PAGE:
Swanky hotel rises on Las Vegas strip
Modest men do not build hotels that cost $2.7 billion, and so it is no surprise that Steve Wynn compares his new resort and casino to the...
LAS VEGAS — Modest men do not build hotels that cost $2.7 billion, and so it is no surprise that Steve Wynn compares his new resort and casino to the place where the pope was elected.
"Michelangelo took four years to complete the Sistine Chapel. Your room took five," says one of the pitches for the new Wynn Las Vegas, which opened Thursday.
Wynn, 63, who helped create the Strip — including The Mirage, Treasure Island and Bellagio — is back, with a resort boasting 2,700 rooms, 18 restaurants and a 110,000-square-foot casino.
You can buy a Ferrari or a Maserati in the lobby; pick up a pair of Manolo Blahnik shoes and an Oscar de la Renta dress. There's a golf course with a waterfall and two marshlands.
The doors to what is among the world's most expensive hotels opened one minute after midnight, and hundreds of people poured into the 50-story, chocolate-colored structure. The crowds were growing as dawn broke over the nation's gambling capital.
By midday, groups of people were being given guided tours of the lobby and casino where slot machines clanked and people wagered on everything from blackjack to horse races.
Most of the people in the lobby and casinos were not guests, but folks such as Irene Frank of northwest suburban Fox Lake, Ill., who came to wander about and gawk. "From what I've seen it's OK," she said of the new hotel, adding that she has been coming to Las Vegas for decades. This time she had come with her son to celebrate her 90th birthday.
Told rooms ranged in price from about $315 to more than $850 a night, she said: "Oh my! Even if I could afford it I wouldn't pay that kind of money."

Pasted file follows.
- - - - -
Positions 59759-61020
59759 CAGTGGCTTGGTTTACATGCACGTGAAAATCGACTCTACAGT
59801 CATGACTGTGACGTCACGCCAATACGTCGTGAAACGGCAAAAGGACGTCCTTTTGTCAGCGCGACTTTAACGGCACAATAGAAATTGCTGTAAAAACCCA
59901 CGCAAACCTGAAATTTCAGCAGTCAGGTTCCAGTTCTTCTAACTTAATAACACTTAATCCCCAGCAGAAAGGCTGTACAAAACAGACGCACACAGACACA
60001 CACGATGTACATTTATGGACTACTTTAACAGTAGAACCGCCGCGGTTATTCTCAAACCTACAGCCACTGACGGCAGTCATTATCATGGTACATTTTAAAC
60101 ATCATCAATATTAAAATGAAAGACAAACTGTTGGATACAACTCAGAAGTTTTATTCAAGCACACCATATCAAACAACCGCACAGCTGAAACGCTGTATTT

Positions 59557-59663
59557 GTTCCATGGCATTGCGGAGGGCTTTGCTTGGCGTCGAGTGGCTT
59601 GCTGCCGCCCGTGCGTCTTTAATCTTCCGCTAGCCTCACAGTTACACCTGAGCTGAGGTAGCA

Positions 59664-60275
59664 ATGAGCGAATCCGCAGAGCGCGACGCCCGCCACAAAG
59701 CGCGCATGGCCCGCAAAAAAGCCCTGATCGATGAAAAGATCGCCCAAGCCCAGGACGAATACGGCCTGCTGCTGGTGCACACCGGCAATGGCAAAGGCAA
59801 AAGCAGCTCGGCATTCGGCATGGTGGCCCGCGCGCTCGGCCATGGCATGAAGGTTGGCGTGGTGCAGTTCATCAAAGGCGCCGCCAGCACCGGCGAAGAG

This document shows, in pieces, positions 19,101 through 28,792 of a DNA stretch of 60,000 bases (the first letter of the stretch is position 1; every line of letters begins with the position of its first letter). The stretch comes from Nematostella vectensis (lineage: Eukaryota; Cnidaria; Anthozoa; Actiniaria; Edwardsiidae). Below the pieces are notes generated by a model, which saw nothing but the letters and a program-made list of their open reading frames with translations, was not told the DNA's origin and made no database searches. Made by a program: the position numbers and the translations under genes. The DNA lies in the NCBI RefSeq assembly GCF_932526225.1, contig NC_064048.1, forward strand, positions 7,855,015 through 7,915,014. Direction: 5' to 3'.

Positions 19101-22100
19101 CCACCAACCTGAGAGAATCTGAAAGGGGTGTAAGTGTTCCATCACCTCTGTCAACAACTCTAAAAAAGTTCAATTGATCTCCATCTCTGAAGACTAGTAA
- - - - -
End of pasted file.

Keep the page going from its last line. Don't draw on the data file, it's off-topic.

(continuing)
That was not the case for John and Catherine Stihl from Coronado, Calif., who wandered over from the Bellagio to check out Wynn's new palace.
"Three hundred and fifteen a night for a world-class hotel," John Stihl said. "We'll stay here next time," his wife said.
"It's one-stop shopping," said Meg Miller, a visitor from Los Angeles. "I didn't know about the place until yesterday."
One-stop shopping indeed.
Four minutes after the hotel opened, a Maserati Quattroporte was sold for $116,000. A "pre-owned" Ferrari sold for $269,000 a few hours later.
Chanel, Dior and Cartier also have shops in the hotel.
If you are looking for show girls, Wayne Newton, or Céline Dion, you're in the wrong place. Here is how Wynn Las Vegas describes the principal entertainment — Le Rêve. "A small collection of imperfect dreams" and "an aquatic spectacular performed in a domed theater in the round."
Le Rêve is French for "the dream" — if that helps explain the concept. You will have to pay $121 for a ticket. The resorts promise that no seat is more than 40 feet from the action, whatever it is.
Sam and Sara Lucchese create handmade pasta out of their kitchen-garage adjacent to their Ballard home. Here, they illustrate the final steps in making pappardelle pasta.